Something terrible seems to happen to David Cornwell (alias John Le Carré) every time he leaves England or, to be generous, every time he leaves northern or eastern Europe. Give him a drizzle-sodden English prep school, a gentleman’s club in London, a high table at Oxford, a windswept beach or a dripping forest ‘somewhere in Germany’, and he can make a show of things. What he must curb is his yearning for the exotic East, or for anything that doesn’t fit the prescribed European categories of the freezing Cold War. The Honourable Schoolboy, which relied so much on Hong Kong, was a failure partially mitigated by some doses of colonial British ambience. With The Little Drummer Girl, John Le Carré has finally found the point where he is quite definitely out of his depth.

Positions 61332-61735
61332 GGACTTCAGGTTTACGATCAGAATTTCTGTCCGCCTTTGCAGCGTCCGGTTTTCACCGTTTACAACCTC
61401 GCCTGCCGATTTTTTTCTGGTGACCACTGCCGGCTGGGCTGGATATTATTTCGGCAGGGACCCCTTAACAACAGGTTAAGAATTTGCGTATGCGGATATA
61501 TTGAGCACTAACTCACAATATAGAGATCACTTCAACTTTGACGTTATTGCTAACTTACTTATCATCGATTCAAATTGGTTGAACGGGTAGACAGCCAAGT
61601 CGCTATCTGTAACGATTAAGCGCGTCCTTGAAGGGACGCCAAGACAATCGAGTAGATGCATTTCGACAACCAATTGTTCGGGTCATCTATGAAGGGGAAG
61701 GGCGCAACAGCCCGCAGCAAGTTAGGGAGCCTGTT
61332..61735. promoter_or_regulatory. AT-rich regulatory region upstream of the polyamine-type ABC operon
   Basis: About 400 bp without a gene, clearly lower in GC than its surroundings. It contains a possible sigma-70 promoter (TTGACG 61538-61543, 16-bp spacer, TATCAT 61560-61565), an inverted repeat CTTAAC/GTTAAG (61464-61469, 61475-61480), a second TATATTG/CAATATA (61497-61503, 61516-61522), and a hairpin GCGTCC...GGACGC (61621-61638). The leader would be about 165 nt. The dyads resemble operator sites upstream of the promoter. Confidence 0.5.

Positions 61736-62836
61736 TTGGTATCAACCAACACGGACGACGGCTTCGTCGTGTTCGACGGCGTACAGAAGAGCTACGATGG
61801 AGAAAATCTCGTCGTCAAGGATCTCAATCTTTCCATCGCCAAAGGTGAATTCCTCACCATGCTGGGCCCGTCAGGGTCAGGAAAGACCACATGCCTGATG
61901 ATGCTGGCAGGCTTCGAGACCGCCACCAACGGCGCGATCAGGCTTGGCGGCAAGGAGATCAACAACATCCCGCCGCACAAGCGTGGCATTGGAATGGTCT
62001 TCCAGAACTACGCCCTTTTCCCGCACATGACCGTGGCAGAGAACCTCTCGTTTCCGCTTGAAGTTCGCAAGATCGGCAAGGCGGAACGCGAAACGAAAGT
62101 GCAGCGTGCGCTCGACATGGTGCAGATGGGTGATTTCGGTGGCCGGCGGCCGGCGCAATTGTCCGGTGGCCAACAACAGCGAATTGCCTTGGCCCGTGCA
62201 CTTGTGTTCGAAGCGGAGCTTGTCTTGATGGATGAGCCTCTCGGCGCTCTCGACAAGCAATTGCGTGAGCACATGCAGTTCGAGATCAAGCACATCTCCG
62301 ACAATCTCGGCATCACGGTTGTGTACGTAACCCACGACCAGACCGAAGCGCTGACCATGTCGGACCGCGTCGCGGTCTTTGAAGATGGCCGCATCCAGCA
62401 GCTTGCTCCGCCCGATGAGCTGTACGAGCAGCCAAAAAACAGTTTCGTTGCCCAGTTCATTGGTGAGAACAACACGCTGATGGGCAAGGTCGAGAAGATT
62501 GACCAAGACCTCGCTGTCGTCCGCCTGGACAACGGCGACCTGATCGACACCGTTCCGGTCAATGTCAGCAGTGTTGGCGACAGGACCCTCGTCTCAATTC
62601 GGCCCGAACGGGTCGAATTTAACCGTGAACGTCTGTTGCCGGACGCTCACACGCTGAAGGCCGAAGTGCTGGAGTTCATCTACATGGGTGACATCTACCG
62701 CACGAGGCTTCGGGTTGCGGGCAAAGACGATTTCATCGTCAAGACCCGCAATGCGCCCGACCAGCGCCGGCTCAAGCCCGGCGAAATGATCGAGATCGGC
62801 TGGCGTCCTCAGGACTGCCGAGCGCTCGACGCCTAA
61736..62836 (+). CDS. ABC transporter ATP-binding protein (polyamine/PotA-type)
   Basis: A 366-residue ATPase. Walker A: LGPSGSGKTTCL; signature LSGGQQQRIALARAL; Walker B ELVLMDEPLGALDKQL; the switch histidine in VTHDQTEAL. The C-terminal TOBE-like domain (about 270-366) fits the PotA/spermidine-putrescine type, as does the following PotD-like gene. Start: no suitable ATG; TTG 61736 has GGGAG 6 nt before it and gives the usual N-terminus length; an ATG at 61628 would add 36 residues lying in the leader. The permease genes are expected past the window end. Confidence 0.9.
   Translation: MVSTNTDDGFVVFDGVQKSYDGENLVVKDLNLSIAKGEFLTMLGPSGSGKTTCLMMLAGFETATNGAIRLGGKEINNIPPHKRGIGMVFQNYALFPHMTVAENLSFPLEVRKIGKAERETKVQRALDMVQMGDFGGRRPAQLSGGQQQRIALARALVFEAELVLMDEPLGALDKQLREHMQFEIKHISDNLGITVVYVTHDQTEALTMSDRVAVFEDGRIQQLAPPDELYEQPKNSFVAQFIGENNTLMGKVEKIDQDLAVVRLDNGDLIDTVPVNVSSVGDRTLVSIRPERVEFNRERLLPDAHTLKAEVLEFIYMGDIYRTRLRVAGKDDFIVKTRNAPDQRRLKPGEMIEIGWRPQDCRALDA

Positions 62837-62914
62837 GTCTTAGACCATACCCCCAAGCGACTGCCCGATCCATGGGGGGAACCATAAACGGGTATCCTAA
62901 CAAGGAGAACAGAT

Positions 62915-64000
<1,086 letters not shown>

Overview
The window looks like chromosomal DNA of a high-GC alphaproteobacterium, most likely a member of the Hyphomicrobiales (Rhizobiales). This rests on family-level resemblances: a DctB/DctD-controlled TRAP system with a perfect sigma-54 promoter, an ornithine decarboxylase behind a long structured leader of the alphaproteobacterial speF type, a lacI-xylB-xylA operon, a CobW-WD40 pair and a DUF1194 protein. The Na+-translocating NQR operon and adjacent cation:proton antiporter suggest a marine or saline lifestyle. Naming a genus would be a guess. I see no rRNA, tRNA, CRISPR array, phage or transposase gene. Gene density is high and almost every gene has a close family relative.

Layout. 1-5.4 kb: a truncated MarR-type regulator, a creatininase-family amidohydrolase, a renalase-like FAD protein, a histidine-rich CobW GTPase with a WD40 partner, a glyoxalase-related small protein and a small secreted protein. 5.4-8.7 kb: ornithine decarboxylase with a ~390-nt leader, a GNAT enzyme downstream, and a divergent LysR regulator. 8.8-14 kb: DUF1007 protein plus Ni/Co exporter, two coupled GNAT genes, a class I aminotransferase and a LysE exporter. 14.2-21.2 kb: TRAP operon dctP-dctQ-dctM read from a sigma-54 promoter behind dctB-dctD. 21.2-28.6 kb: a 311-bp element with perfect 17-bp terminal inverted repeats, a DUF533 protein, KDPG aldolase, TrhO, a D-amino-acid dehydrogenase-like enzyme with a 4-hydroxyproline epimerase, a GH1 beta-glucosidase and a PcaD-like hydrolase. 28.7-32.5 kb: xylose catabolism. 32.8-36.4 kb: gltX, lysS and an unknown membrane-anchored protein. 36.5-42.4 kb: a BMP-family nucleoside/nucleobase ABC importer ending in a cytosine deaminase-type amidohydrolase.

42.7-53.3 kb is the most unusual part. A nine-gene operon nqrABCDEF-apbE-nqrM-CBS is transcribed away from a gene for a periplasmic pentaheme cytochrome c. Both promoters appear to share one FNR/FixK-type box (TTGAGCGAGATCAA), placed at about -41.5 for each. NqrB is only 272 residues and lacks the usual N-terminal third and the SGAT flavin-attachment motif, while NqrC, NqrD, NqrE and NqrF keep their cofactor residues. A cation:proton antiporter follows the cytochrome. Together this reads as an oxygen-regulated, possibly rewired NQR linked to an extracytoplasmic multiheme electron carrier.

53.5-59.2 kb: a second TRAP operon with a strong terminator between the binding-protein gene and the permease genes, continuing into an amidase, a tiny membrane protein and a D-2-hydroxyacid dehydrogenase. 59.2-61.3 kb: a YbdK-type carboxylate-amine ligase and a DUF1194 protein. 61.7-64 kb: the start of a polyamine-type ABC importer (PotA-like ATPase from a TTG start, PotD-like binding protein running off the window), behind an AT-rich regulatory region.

If this novel were a film (and it reads like the result of a script conference with a greedy agent) it would be the sort of movie that one views only on aeroplanes. The characters are all either clichéd or impossible, the scenery banal, and the moral dilemmas bogus. There